The giant octopus (Enteroctopus dofleini) is the world’s largest octopus species reaching the size of 71 kg (156 lb). It is also known as North Pacific Giant Octopus. They are mainly found in the North Pacific coasts off the United States. The giant octopus breeds at a depth of 2,000 m. It is thought to be one the most intelligent of all invertebrates.
Giant Octopus Facts
- The giant octopus has a reddish-brown mantle plus it has eight arms which are almost the size of a king cobra. Each of its arms measures 4.9 m in length.
- Adult giant octopus weighs around 15 kg (33 lb) with an average arm span of 4.3 m (14 ft). According to the Guinness World Records the biggest octopus ever recorded at 136 kg with a 32-foot arm span.
- It has the ability to taste by touch.
- They are known to have the most complex brains of all invertebrates.
- Giant octopus has a short-term memory.
- They can reach the speed of up to 25 miles per hour but only in short bursts.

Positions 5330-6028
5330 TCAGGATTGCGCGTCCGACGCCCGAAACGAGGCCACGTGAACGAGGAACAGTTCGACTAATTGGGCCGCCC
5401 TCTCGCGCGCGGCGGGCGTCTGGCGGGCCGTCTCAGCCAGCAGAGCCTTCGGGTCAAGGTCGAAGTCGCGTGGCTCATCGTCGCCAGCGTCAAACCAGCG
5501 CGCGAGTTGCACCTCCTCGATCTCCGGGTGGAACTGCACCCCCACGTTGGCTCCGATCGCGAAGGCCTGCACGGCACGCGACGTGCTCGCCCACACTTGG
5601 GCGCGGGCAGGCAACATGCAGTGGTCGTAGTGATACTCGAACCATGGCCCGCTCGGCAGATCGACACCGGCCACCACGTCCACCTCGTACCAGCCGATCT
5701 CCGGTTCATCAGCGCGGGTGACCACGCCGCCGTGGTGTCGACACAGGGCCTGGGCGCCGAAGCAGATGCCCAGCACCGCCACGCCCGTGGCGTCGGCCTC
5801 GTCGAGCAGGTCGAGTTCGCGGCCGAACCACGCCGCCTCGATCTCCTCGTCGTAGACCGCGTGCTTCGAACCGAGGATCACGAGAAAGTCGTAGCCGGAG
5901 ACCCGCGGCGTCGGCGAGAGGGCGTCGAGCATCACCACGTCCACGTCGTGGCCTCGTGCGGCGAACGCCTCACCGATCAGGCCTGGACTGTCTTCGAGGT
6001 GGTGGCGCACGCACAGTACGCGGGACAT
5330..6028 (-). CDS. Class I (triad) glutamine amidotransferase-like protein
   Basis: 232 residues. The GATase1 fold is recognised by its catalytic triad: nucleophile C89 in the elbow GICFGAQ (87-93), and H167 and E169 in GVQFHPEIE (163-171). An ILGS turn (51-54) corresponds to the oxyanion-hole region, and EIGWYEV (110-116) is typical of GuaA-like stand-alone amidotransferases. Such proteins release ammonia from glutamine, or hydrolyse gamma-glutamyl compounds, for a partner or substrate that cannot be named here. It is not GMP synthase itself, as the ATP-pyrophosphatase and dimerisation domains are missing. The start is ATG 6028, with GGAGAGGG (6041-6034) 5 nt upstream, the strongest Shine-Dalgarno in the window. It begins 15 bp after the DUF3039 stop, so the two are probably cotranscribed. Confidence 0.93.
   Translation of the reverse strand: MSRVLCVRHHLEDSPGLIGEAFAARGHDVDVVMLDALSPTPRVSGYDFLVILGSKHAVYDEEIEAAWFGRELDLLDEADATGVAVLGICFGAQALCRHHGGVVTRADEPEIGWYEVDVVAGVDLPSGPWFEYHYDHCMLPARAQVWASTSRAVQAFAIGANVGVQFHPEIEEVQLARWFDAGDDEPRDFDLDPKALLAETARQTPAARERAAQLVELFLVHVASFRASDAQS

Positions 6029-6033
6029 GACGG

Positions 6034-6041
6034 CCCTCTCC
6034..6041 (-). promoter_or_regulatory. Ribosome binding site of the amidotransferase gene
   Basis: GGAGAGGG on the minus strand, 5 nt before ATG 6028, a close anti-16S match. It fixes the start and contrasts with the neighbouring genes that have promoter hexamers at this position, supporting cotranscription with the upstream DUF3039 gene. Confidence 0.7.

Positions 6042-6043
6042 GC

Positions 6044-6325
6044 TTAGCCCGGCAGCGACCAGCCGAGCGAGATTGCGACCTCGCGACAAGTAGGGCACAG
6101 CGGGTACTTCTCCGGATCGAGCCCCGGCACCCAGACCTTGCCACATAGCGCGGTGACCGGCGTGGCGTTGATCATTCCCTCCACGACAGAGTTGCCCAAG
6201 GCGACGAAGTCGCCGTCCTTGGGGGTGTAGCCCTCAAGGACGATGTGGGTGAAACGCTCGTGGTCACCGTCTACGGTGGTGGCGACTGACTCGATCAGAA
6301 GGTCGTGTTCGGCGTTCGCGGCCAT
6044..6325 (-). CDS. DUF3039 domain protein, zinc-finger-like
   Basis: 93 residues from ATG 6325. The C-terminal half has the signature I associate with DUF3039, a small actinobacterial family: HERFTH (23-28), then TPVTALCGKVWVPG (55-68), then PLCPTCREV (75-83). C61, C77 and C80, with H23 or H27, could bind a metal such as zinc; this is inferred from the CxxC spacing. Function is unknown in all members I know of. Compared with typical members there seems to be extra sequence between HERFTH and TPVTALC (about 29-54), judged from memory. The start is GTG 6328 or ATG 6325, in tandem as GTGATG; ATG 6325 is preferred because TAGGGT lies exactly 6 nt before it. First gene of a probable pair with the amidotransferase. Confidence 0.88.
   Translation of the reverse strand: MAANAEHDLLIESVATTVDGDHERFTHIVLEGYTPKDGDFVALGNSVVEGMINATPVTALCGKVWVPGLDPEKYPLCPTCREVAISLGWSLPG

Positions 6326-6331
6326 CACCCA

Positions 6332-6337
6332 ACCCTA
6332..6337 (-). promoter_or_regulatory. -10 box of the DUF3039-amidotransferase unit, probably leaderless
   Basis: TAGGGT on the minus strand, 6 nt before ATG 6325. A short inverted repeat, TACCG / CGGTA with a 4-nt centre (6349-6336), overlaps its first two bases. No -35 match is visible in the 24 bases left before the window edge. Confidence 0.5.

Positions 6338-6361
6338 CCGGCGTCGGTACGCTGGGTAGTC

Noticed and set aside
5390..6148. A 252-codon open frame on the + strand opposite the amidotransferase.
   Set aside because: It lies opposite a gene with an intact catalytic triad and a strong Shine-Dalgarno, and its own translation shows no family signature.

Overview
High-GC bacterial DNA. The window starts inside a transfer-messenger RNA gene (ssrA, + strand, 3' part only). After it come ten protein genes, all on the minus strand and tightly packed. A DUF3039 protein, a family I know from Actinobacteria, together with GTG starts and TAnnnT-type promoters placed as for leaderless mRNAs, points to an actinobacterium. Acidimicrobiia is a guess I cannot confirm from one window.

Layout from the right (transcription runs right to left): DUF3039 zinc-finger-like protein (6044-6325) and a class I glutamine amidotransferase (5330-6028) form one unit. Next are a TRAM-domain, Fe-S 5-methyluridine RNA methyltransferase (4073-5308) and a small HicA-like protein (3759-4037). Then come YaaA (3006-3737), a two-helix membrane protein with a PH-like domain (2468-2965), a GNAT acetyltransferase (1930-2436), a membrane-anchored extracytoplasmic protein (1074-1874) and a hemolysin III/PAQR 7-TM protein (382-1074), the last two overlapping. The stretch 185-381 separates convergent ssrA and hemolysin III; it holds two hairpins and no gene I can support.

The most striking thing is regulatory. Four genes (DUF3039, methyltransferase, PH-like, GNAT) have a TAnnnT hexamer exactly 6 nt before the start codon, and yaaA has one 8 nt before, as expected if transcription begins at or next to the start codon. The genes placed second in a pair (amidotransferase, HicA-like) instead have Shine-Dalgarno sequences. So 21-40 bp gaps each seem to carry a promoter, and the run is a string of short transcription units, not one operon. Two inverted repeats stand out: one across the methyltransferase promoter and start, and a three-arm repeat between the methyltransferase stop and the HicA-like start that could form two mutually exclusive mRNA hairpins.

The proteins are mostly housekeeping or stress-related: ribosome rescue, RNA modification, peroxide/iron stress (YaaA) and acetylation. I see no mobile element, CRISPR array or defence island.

- Octopuses do not have legs or perhaps they don’t need one for they can slowly crawl along the bottom on their 15-foot arms.
- The giant octopus’ body is compressible so much so that it can get through any small opening. The color of their blood is blue and octopuses have three hearts. It can also change its skin color that blends with the surrounding.
- Each of its four pairs of arms contains 280 suckers. There are thousands of chemicals in these suckers which help the octopus to taste.
- The North Pacific Giant octopus is known to breed off the coasts of California, Aleutian Islands, north to Alaska, and throughout Japan.
- Females lay eggs in strings which are hanged inside a rocky den.
- They are likely to make homes in habitats like rocky reefs, large boulders, dens, and in crevices.
- It ranges to a depth of 5 – 1,500 m from shallow to deep water.
Feeding Ecology & Diet
- The North Pacific Giant octopus primarily feeds on lobsters, shrimps, fish, abalone, scallops, snails, sharks, and clams.
- In captivity, giant octopus is seen to prey on a 4-foot long spiny dogfish. They also eat small sharks in the natural habitat.
- The giant octopus is thought to be one of the longest lived species with the average lifespan of 3 – 5 years in the natural environment.
- The female lays 120,000 to 400,000 eggs. Only females look after their eggs which are hatched in 6 months. The giant octopus has extremely tiny hatchlings almost the size of a grain of rice. A few of them grow to adulthood.